Jill Dunkerton, Carol Christensen and Luke Syson
Technical Bulletin Volume 27, 2006
Two sets of panel paintings showing secular subjects and made for Sienese palaces in the 1490s are discussed. The first group of three panels, so-called 'spalliere' illustrating the Story of Patient Griselda from Boccaccio's 'Decameron' are all in the National Gallery. They were painted by the anonymous master who takes his name from the panels. Although his identity has yet to be discovered, the name of the patrons, the Spannocchi, and the date of the marriage for which the panels must have been commissioned have been established.
Examination of the paintings has revealed distinctive underdrawing, extensive decoration using gold leaf applied to a mordant of gum ammoniac and a painting technique using both oil and egg tempera for different pigments, colour areas and special effects. The second set consisting of eight panels showing Virtuous Men and Women is now dispersed among museums in the United States and Europe.
They were painted by a team consisting of the leading Sienese artists of the day, Francesco di Giorgio, Matteo di Giovanni, Neroccio de’ Landi, Pietro Orioli and the Master of the Story of Griselda. Examination of the panel structure of all eight panels and technical examination by x-radiography, infrared reflectography and where possible examination and analysis of paint samples, makes it possible to propose a reconstruction of the original arrangement of the panels. In addition, issues of attribution and workshop collaboration are clarified with the identification of distinctive underdrawing and painting techniques for each of the artists.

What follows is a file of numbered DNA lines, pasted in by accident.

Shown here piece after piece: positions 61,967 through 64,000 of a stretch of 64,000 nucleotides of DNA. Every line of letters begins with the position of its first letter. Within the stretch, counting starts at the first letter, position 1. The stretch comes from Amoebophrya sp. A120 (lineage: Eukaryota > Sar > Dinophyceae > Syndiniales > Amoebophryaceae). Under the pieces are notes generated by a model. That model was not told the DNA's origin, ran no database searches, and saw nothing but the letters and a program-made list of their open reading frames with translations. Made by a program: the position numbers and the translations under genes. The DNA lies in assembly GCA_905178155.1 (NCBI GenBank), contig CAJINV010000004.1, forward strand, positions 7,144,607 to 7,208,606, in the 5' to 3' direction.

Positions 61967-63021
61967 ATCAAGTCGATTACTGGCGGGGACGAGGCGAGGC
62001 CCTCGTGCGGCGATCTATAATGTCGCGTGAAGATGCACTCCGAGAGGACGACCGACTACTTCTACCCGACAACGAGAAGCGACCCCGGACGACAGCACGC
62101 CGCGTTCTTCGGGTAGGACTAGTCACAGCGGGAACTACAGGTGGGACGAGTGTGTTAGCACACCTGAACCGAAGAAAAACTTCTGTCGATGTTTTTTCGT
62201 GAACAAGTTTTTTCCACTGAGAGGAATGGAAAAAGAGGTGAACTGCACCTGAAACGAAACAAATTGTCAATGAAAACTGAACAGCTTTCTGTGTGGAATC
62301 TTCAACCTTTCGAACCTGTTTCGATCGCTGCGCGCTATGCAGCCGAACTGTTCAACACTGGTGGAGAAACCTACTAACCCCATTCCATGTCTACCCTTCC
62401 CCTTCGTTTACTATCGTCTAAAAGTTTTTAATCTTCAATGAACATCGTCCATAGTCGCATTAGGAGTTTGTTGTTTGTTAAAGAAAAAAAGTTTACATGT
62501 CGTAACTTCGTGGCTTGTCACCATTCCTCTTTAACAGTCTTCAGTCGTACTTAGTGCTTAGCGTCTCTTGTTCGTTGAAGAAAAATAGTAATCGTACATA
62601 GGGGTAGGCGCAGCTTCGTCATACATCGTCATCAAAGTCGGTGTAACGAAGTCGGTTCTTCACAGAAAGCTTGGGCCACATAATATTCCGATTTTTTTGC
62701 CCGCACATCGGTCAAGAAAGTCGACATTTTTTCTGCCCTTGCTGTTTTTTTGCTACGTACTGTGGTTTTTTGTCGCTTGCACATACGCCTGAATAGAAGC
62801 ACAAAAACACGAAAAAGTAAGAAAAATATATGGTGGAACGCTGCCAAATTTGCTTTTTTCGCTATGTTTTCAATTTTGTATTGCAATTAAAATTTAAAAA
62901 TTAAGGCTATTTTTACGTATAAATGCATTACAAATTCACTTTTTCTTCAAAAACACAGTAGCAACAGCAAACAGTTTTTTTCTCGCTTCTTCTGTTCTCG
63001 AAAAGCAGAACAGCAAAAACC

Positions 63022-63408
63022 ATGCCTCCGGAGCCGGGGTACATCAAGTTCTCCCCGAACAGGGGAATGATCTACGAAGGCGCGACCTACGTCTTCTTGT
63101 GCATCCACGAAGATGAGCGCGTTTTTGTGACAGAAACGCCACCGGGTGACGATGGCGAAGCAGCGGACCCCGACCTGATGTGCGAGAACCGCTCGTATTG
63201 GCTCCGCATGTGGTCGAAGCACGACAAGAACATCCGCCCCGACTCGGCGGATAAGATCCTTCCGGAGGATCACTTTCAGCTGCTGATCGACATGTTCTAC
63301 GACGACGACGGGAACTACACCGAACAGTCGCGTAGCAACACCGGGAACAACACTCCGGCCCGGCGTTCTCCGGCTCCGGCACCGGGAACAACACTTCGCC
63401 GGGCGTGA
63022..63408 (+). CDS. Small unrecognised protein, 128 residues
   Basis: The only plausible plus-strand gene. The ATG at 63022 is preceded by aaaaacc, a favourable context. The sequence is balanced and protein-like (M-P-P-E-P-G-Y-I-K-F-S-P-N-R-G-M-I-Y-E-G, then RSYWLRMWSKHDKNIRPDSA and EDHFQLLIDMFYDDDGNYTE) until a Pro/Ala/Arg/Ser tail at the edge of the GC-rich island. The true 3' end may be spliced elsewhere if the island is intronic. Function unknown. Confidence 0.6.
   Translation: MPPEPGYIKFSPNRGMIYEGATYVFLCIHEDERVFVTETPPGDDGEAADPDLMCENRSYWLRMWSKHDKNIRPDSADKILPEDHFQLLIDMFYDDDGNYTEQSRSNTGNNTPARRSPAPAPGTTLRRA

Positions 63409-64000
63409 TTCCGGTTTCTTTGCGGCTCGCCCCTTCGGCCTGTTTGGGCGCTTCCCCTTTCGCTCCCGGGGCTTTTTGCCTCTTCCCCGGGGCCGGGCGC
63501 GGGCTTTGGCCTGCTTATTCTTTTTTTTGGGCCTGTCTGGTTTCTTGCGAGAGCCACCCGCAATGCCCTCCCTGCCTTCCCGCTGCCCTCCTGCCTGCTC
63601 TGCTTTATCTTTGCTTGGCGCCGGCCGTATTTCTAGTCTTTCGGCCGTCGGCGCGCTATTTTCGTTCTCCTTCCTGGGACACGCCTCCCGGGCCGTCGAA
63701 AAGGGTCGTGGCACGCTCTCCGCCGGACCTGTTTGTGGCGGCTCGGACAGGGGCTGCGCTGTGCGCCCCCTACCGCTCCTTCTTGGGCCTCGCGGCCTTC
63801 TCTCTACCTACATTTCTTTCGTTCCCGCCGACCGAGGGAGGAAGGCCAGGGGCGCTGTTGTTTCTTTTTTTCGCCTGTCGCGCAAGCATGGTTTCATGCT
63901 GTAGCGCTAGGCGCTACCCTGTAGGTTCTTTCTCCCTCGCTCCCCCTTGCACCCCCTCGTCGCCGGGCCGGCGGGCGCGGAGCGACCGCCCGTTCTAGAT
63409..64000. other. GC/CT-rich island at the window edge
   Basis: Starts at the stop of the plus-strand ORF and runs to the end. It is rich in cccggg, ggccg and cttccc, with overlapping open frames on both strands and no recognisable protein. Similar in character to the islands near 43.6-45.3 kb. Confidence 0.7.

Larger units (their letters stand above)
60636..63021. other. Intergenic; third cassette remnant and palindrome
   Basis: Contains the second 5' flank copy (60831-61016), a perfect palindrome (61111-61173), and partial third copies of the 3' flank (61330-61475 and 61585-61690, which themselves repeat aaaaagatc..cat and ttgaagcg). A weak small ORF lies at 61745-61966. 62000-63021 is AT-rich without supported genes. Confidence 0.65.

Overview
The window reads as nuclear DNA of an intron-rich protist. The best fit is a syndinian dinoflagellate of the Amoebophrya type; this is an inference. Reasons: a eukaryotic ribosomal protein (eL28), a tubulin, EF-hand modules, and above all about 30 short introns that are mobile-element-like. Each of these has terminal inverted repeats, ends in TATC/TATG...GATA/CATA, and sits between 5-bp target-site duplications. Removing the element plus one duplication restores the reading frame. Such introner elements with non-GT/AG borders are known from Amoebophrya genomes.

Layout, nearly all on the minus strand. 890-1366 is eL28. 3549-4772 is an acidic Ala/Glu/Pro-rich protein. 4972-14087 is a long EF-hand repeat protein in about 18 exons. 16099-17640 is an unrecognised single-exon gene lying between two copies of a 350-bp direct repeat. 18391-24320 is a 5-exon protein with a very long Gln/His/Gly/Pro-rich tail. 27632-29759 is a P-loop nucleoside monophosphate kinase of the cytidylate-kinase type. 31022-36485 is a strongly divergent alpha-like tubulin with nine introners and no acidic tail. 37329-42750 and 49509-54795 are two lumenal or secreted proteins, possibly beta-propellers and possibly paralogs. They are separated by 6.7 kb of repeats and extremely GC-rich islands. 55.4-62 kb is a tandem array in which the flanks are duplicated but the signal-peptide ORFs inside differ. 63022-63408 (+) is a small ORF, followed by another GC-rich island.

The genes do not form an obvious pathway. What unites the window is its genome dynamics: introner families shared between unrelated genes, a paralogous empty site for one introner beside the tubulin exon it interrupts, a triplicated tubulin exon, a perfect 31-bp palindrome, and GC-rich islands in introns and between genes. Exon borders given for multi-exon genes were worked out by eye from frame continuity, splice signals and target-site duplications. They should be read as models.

Francesco di Giorgio, gum ammoniac, infrared reflectography, Master of the Story of Griselda, Matteo di Giovanni, mordant gilding, Neroccio de’ Landi, painting techniques, panel paintings, Pietro Orioli, Renaissance, Siena, spalliere, underdrawing, workshop collaboration, x-radiography
To cite this article we suggest using
Dunkerton, J., Christensen, C., Syson, L. 'The Master of the Story of Griselda and Paintings for Sienese Palaces'. National Gallery Technical Bulletin Vol 27, pp 4–71.
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